One in six students from an immigrant background experiences discrimination when applying for a work placement. Among students from a Dutch background, this number is 3 percent, as reported in the 2016 National Work Placement Report, which was just published by work placement agency StudentenBureau.
The Work Placement Report is released annually on 20 May, a day dedicated to students on work experience. Some 1,300 students were surveyed as part of the study, approximately 200 of whom were from an immigrant background, meaning either they themselves or one or both of their parents were from abroad.
StudentenBureau’s Hanneke Versteege expressed ‘great shock’ at the survey results published by her agency. “I’ll be brief – this is unacceptable. However, we are glad that this study has brought the problem to light, and we hope that the discussion raised by these results will help find a solution.”
Greater effort to obtain a work experience position
In many cases, students will encounter problems as soon as they start applying for a work experience position. 60 Percent of students from an immigrant background experience difficulty securing a work experience position, versus 40 percent of students from a Dutch background. The reasons quoted by the students include their schools’ requirements vis-à-vis the companies offering the work placement positions, the companies’ requirements vis-à-vis the students’ experience, the students’ lack of knowledge with regard to job applications and the low number of available graduation projects.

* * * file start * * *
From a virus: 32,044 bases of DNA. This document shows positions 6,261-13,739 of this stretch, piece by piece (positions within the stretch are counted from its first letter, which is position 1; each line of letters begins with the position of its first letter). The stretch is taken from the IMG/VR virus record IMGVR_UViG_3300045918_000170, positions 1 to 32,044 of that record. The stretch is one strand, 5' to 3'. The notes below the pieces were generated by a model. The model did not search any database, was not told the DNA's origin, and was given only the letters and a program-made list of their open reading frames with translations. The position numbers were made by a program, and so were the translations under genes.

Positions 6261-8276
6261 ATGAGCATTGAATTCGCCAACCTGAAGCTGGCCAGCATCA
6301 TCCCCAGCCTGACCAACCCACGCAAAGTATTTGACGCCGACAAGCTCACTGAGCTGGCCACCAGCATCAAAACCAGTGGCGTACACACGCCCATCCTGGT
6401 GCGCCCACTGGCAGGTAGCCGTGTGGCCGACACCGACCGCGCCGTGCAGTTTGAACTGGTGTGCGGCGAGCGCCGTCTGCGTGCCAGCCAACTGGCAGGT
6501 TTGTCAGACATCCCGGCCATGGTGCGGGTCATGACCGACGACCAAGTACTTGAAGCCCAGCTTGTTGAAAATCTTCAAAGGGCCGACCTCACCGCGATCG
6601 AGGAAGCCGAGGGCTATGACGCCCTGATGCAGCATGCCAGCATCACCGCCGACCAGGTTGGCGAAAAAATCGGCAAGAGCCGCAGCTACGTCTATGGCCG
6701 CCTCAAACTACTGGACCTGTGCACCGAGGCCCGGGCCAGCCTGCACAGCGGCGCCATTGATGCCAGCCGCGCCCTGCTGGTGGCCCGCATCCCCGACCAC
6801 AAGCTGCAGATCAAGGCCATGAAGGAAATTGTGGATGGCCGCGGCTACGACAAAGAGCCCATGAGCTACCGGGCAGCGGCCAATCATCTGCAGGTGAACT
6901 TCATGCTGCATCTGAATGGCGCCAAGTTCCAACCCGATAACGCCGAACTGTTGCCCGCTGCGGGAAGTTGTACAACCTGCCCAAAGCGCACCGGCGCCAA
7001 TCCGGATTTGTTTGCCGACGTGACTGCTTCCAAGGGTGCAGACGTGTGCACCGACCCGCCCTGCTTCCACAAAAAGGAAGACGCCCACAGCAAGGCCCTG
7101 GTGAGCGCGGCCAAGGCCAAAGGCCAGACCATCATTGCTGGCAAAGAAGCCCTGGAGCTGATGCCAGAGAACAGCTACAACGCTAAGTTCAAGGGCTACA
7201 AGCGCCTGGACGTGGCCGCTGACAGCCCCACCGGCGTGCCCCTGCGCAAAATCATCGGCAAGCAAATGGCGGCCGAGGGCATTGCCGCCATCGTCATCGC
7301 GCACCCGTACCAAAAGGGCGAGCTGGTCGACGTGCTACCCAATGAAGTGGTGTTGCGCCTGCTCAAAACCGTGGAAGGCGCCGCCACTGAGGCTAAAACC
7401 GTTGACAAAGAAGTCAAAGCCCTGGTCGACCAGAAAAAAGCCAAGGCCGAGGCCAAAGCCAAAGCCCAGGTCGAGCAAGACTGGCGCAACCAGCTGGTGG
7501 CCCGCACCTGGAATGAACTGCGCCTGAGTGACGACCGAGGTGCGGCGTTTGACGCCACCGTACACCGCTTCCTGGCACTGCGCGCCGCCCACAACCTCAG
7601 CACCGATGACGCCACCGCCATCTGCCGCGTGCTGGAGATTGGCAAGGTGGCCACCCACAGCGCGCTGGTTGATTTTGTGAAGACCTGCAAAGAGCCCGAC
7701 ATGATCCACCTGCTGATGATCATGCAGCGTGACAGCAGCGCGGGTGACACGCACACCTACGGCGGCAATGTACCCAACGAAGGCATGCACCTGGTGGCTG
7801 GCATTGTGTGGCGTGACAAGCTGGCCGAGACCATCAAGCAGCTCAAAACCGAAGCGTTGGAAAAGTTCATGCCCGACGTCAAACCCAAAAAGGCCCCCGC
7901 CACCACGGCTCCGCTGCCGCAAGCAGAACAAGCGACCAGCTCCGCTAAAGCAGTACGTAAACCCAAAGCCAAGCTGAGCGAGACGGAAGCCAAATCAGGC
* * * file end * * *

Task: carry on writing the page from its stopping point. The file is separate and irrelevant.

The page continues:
The fact that students from an immigrant background make a greater effort to obtain a work experience position is borne out by the number of letters of application they send to prospective employers. On average, students from a Dutch background send 6.5 letters before obtaining a position, whereas students from an immigrant background send an average of 8 letters.
Experiencing discrimination while on work experience
Once students from an immigrant background have finally obtained a work experience position, they feel they still encounter discrimination. Sixteen percent of students from an immigrant background reported being subjected to discrimination, versus 10 percent of students from a Dutch background. “At lunch time, every conversation was about my headscarf. Furthermore, I was often confronted with discriminatory comments on my religious belief. I was only allowed to have limited contact with customers due to my headscarf”, one of the survey respondents reported.
In addition, the survey showed that students from a foreign background were treated differently from students from a Dutch background in terms of wages. Students from an immigrant background were less likely to receive wages during their work placements, and in cases where they did receive wages, they got an average of € 8 less per month. However, the difference in wage level is decreasing. Last year, students from a Dutch background on average earned € 14 more than their counterparts from a foreign background.
The survey respondents reported that companies are not just discriminating on the basis of ethnicity, but also on the basis of gender. For instance, about 15 percent of female students indicated that they had experienced discrimination during their work placements, versus 5 percent of male students.